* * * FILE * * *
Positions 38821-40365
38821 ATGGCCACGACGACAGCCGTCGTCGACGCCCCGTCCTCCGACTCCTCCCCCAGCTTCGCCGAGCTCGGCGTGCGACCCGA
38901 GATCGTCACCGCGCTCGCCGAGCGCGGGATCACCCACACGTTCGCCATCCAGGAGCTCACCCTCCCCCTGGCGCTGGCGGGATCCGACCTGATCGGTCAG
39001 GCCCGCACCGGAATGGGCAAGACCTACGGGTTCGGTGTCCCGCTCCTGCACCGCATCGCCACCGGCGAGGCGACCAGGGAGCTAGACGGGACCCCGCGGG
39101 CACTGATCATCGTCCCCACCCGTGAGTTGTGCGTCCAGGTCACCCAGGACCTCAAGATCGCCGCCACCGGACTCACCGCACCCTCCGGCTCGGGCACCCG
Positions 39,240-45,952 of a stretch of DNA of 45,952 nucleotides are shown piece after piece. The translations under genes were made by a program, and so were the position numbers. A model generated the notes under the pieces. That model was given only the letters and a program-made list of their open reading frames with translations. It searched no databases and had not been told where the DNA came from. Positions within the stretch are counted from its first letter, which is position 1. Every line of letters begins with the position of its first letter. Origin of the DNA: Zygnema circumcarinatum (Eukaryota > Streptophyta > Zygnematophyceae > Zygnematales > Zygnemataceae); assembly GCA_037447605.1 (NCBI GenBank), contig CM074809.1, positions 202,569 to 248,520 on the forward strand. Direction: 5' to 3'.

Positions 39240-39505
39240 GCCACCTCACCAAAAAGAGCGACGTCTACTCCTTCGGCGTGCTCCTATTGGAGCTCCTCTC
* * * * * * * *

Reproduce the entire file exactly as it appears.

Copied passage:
Positions 38821-40365
38821 ATGGCCACGACGACAGCCGTCGTCGACGCCCCGTCCTCCGACTCCTCCCCCAGCTTCGCCGAGCTCGGCGTGCGACCCGA
38901 GATCGTCACCGCGCTCGCCGAGCGCGGGATCACCCACACGTTCGCCATCCAGGAGCTCACCCTCCCCCTGGCGCTGGCGGGATCCGACCTGATCGGTCAG
39001 GCCCGCACCGGAATGGGCAAGACCTACGGGTTCGGTGTCCCGCTCCTGCACCGCATCGCCACCGGCGAGGCGACCAGGGAGCTAGACGGGACCCCGCGGG
39101 CACTGATCATCGTCCCCACCCGTGAGTTGTGCGTCCAGGTCACCCAGGACCTCAAGATCGCCGCCACCGGACTCACCGCACCCTCCGGCTCGGGCACCCG
Positions 39,240-45,952 of a stretch of DNA of 45,952 nucleotides are shown piece after piece. The translations under genes were made by a program, and so were the position numbers. A model generated the notes under the pieces. That model was given only the letters and a program-made list of their open reading frames with translations. It searched no databases and had not been told where the DNA came from. Positions within the stretch are counted from its first letter, which is position 1. Every line of letters begins with the position of its first letter. Origin of the DNA: Zygnema circumcarinatum (Eukaryota > Streptophyta > Zygnematophyceae > Zygnematales > Zygnemataceae); assembly GCA_037447605.1 (NCBI GenBank), contig CM074809.1, positions 202,569 to 248,520 on the forward strand. Direction: 5' to 3'.

Positions 39240-39505
39240 GCCACCTCACCAAAAAGAGCGACGTCTACTCCTTCGGCGTGCTCCTATTGGAGCTCCTCTC